A couple weeks ago I read a post about a blogger who is going through some expensive legal pains due to some pictures posted on her blog. I wish I’d remembered to save her link, but her situation has stuck in my mind as I navigate the do’s and don’ts of blogging. Its clear that she didn’t intentionally steal pictures, but used pictures found on google. It seems to be what many successful bloggers do. She even took an extra step to credit where she found the pictures.
It seems this isn’t good enough to protect yourself from copyright laws. Even if you don’t make money from using the picture, you must get the artist permission before posting or things could get ugly eventually.
When I started blogging and researched what to do for pictures, many bloggers strongly recommended taking your own pictures. Most strongly encouraged it for the sake of originality. I didn’t want to spend money on a new camera when I started, so I tried own various styles of amateur illustrations—No one can say I took that.
Now, considering copyright laws, I’ve learned a few ways to get the artists permission for images found online, though, to save time, I’m motivated to make my own original images.
Here are a few things I learned that I hope will help others along the way:
Things to remember when using other people’s images
- Know and understand copyright law regarding pictures/images. Wiki How’s explanation was the clearest and easiest to follow. One thing that stood out was “Don’t take anything from the internet, almost everything is copyrighted by default.”
- Get permission from the original artist/creator of the work. Stanford University offers great instructions on ways to get permission. I could be wrong but tracking down the original owner of the work seems tricky and more time consuming. More work than I’m willing to put in. I’d rather figure out how to create my own image and be safe.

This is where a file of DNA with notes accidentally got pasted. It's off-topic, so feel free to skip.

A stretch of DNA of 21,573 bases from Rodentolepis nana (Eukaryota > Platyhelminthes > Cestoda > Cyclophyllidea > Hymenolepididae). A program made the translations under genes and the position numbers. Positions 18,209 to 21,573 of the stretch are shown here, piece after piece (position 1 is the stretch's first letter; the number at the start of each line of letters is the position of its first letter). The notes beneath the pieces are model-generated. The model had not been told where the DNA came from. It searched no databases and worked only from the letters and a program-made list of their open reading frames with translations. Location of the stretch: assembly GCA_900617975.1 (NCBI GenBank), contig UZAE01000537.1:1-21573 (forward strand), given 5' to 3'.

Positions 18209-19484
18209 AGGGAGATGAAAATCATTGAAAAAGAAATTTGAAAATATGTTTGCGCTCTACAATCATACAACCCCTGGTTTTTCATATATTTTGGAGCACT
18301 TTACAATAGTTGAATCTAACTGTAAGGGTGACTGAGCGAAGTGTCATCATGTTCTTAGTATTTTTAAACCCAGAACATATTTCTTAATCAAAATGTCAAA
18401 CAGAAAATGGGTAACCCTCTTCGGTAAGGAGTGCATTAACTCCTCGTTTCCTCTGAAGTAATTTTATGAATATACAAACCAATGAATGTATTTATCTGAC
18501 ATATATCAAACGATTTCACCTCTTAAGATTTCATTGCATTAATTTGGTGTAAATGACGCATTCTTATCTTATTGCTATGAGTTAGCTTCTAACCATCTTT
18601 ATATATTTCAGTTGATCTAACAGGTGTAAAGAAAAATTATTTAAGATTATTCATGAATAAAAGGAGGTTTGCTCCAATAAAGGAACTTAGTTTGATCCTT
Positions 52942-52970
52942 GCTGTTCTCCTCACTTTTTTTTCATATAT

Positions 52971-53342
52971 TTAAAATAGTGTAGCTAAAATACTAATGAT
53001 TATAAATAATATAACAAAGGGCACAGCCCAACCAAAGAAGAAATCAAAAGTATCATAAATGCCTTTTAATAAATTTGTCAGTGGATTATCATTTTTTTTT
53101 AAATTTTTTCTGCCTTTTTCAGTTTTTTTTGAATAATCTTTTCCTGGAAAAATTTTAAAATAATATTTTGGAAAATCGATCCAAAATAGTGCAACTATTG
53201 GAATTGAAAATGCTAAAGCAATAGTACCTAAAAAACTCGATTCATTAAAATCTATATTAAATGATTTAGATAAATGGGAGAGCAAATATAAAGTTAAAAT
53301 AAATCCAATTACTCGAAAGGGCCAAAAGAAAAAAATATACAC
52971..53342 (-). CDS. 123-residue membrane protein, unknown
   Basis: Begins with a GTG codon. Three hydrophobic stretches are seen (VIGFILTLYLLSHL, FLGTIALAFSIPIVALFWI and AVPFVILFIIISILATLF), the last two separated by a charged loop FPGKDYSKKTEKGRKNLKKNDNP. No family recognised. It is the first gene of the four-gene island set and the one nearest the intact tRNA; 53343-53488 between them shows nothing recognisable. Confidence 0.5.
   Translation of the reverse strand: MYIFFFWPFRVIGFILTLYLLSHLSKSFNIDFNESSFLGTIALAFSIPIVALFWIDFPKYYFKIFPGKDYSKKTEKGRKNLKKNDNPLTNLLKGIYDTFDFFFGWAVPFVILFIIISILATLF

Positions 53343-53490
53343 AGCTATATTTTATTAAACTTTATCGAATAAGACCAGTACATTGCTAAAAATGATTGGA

- Pay for stock photos
Ideas to create your own images:
- Take your own pictures–Get a camera, or use the one on your own cell phone (these take decent pictures now days) and try to capture an image that really speaks to the information you are relating in your blog. If you like an image you saw online, find away to recreate that (not exactly, but your version) and take your own picture.
- Get in touch with your inner artist: Try to draw or paint an illustration that captures the heart of your message or story. Personally, unless the photo on a page is breathtaking or very adventurous, I’m more quickly drawn to the posts with art, drawings, or paintings. I wonder if the case is the same so many other readers?
- Try a new App: There are plenty of mobile apps that let you add text and designs to images. Pic-See is the one I’ve used when posting word art on my account. When doing quotes, I’ll take a picture of an all-black object to make a background
- Try a comic: I’ve recently discovered Pixton. It’s a website that lets you create your own comics. I haven’t found it easy to use, but I’m getting better. Here is a peek of an image I did there. It’s for a story I’ll be posting in the next day or so.
Discovering ways to create my own art has slowed my writing a bit as I find my preferred styles. In the long run it should keep me safe from copyright issues. Along the way, I’m learning so much about photography, painting, comic making, and I’m having fun doing it. I even feel inspired to get to a point where I could one day illustrate for others. I’m not there yet, but I one day. . . one day.